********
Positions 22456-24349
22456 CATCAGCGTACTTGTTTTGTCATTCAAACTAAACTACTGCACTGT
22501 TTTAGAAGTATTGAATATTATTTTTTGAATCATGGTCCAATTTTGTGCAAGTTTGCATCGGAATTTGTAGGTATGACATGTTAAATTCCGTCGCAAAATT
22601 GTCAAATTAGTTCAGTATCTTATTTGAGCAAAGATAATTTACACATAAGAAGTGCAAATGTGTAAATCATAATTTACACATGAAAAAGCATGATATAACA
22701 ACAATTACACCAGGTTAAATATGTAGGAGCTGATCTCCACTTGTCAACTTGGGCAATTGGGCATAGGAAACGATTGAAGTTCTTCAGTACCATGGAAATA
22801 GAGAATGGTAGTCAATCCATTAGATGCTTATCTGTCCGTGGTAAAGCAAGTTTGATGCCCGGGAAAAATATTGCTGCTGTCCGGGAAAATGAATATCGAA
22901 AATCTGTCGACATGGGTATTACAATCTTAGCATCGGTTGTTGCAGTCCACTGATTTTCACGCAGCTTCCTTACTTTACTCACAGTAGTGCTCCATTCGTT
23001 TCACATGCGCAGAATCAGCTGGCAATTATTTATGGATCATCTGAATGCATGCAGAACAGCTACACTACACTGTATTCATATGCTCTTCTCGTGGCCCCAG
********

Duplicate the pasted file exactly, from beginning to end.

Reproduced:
Positions 22456-24349
22456 CATCAGCGTACTTGTTTTGTCATTCAAACTAAACTACTGCACTGT
22501 TTTAGAAGTATTGAATATTATTTTTTGAATCATGGTCCAATTTTGTGCAAGTTTGCATCGGAATTTGTAGGTATGACATGTTAAATTCCGTCGCAAAATT
22601 GTCAAATTAGTTCAGTATCTTATTTGAGCAAAGATAATTTACACATAAGAAGTGCAAATGTGTAAATCATAATTTACACATGAAAAAGCATGATATAACA
22701 ACAATTACACCAGGTTAAATATGTAGGAGCTGATCTCCACTTGTCAACTTGGGCAATTGGGCATAGGAAACGATTGAAGTTCTTCAGTACCATGGAAATA
22801 GAGAATGGTAGTCAATCCATTAGATGCTTATCTGTCCGTGGTAAAGCAAGTTTGATGCCCGGGAAAAATATTGCTGCTGTCCGGGAAAATGAATATCGAA
22901 AATCTGTCGACATGGGTATTACAATCTTAGCATCGGTTGTTGCAGTCCACTGATTTTCACGCAGCTTCCTTACTTTACTCACAGTAGTGCTCCATTCGTT
23001 TCACATGCGCAGAATCAGCTGGCAATTATTTATGGATCATCTGAATGCATGCAGAACAGCTACACTACACTGTATTCATATGCTCTTCTCGTGGCCCCAG